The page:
Bekelle Molla Hotel, Lake Langano – a fairly rustic hotel with a lively character in an excellent setting. The rooms are in bungalows that are fairly basic but comfortable enough. A very good restaurant was complemented by a lively bar and attentive service.

Wabe Shabelle Hotel, Goba – another part of the government chain of hotels providing very comfortable rooms in an almost empty hotel. The restaurant served a set menu that was simple but tasty enough and the bar was very comfortable.

Green Hotel, Negele Borena – described as very basic and indeed it was but for a couple of nights it is bearable and can be perversely enjoyable. It has no restaurant but food can be cooked by arrangement. A splendid outdoor bar is complemented by Ethiopian jazz music over the PA and is wonderfully atmospheric.

Hagere Miriam Hotel, Hagere Miriam – a motel style hotel with good clean rooms and great showers, just when really needed. Once more there was an outside bar and restaurant with a really great atmosphere, excellent food and cheaper than might possibly be imagined.

Pinna Hotel, Awassa – this is a very good hotel with excellent and comfortable rooms and a classy restaurant, bar and bakery alongside.

Wabe Shebelle Hotel, Wando Genet – this hotel was an amazing contradiction offering excellent rooms and facilities in wonderful surroundings with obliging staff, yet having one of the worst restaurants that we encountered on the trip. The design of the restaurant has to be seen to be believed, owing much to Russian architecture of the early 70’s. The food that we were offered was clearly believed to be something superior with veal schnitzel, beef in gravy etc on the menu, yet it was virtually inedible when presented largely due to the quality of the meat. On the one lunchtime that we were there they “only” had Ethiopian food available, which was excellent; thereby lies a simple lesson. The rooms are very good with really a nice terrace to sit on and watch the birds and animals passing by. Their outstanding feature is the showers that are fed directly from the hot spa and are simply exhilarating.

Liesak Guest House, Debre Zeit – once more this is a very good hotel with a modern feel lacking only in the absence of a bar or a restaurant. Debre Zeit has plenty of bars and restaurants, however and this is really no particular drawback to a most comfortable hotel.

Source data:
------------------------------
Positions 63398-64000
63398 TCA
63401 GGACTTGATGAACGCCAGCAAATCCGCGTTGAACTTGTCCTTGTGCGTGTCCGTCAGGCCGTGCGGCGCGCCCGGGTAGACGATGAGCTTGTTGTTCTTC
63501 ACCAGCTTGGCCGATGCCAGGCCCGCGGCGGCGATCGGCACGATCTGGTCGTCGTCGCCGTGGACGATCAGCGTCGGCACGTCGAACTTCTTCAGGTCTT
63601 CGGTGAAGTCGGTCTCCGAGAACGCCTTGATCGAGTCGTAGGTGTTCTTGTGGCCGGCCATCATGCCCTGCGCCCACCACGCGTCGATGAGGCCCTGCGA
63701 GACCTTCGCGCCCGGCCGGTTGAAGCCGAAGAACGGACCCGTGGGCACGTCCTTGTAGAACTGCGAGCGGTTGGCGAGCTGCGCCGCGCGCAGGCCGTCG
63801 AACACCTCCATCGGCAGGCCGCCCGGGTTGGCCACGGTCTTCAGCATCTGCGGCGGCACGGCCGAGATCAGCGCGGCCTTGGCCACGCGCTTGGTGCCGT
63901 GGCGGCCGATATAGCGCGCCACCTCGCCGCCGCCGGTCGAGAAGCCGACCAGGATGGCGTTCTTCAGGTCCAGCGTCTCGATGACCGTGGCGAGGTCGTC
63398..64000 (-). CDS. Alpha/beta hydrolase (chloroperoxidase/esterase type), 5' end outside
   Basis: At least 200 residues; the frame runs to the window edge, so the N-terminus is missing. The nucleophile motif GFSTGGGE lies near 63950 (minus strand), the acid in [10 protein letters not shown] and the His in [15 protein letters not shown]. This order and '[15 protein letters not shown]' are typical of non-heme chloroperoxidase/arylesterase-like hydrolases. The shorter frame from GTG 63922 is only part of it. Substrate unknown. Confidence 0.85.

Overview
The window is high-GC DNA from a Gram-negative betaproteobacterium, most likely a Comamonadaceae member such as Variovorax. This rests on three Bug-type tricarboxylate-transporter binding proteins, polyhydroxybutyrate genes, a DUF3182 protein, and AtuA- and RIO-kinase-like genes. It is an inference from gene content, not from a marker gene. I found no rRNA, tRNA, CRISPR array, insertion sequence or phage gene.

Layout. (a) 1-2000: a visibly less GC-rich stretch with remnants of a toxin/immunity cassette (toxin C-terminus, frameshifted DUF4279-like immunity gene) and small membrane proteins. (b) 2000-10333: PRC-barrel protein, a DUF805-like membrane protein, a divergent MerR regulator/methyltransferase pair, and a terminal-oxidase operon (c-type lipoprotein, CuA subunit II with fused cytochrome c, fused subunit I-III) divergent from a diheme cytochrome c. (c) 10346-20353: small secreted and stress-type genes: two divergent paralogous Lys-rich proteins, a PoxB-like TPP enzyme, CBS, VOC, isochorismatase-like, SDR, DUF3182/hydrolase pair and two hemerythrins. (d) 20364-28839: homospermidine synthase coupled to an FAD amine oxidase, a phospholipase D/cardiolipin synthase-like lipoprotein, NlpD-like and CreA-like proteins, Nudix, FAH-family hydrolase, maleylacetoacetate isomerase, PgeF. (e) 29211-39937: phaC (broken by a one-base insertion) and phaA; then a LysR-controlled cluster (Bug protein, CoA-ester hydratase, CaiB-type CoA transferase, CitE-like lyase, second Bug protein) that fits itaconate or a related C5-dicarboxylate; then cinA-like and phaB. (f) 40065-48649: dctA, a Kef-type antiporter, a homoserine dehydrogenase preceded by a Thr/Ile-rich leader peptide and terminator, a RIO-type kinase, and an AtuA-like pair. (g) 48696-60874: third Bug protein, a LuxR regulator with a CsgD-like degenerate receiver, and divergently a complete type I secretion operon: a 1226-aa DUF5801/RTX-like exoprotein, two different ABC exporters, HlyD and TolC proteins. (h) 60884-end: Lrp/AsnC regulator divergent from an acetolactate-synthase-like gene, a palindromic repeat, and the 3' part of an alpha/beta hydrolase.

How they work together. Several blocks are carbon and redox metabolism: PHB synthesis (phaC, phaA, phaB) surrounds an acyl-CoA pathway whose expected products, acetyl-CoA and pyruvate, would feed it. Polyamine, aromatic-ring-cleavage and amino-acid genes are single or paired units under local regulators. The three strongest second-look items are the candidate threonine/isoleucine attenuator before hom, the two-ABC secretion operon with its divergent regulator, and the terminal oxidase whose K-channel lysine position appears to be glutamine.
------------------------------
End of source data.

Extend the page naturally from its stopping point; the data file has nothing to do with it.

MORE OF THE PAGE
Ethiopian food was a revelation for us being completely different from anything we had experienced in Africa before; it is also plentiful despite what we may have expected. Wherever possible eat local food and ignore any pseudo-European offerings. A dish of wat complete with injera will have you coming back for more every time. Also recommended are tibs and kitfo, although make sure the latter is cooked not raw.

Ethiopian coffee really is the best that I have ever tasted, and I generally drink very little of the stuff. When made properly it will have been roasted and ground fresh before brewing and is quite different from any other that I have tasted. Tea is also readily available for those who prefer it. Bottled water is available everywhere. Alcoholic drinks are very cheap with local beers being very tasty, especially when available on draught, and local gin being very acceptable. I believe that local “speciality” spirits are to be avoided, which we did.

Advance Preparation

We took mosquito nets and plenty of Malarone with us as advised. In two weeks we saw two mosquitoes – the first was dead and the second soon followed it. This was due to a combination of the time of year and mostly being at high altitude. In some places where we stayed mosquito nets were provided so they are clearly a problem at other times of the year.

For the less well-equipped hotels loo roll, a hand towel and soap will come in handy. As usual we had too many clothes – as long as it didn’t smell too much then it was fine seemed to be a rule of thumb; many of the roads are very dusty so you’ll soon get dirty again.

Mobile ‘phone coverage was patchy for us and texting is barred within Ethiopia for security reasons. This left us cut off from the outside world for two weeks, which on balance was preferable. Most hotels have a decent power supply so electronic gadgets, batteries etc can easily be recharged. Do not forget your camera – Ethiopia is a very photogenic country in so many ways.

A ‘scope and tripod is vital on the grasslands, mountains and lakes. Mine had more use than on almost any other previous birding trip.

The Tour

(Note – where species are referred to bold indicates an endemic (and life bird) and underline indicates a life bird for us.)

Sat 22nd Dec

After an overnight stay at a formulaic airport hotel in Manchester a 3.30 a.m. rise saw us presenting ourselves for check-in at 4.00 a.m. along with scores of other optimistic travellers. Jeannine’s constant concerns regarding KLM (after a couple of problems many years ago) were once again dispelled as we were efficiently ticketed through to Addis Ababa. An unremarkable flight got us to Amsterdam on time and subsequently on board the onward flight. Unfortunately the temperature in Amsterdam at that time was -7oC which meant that traffic was moving slowly and all aircraft had to be de-iced before take-off resulting in a 1 hour delay.

The trip to Addis Ababa via Khartoum was comfortable and pleasant enough, and the crew had managed to make up 30 mins by the time we finally landed. We only had the rigours of Ethiopian bureaucracy to deal with then we would be rolling. We needed to obtain visas, change travellers cheques into local currency, collect our luggage and make our way through passport control and immigration. This whole process took just 25 minutes, which was astonishing and couldn’t be equalled in the UK I’m sure.

We were met by our guide Negussie and driver Mesfin and efficiently transferred the short distance to the Ghion Hotel where we had a quick beer before crashing out at midnight ready for our early start the next day.

Sun 23rd Dec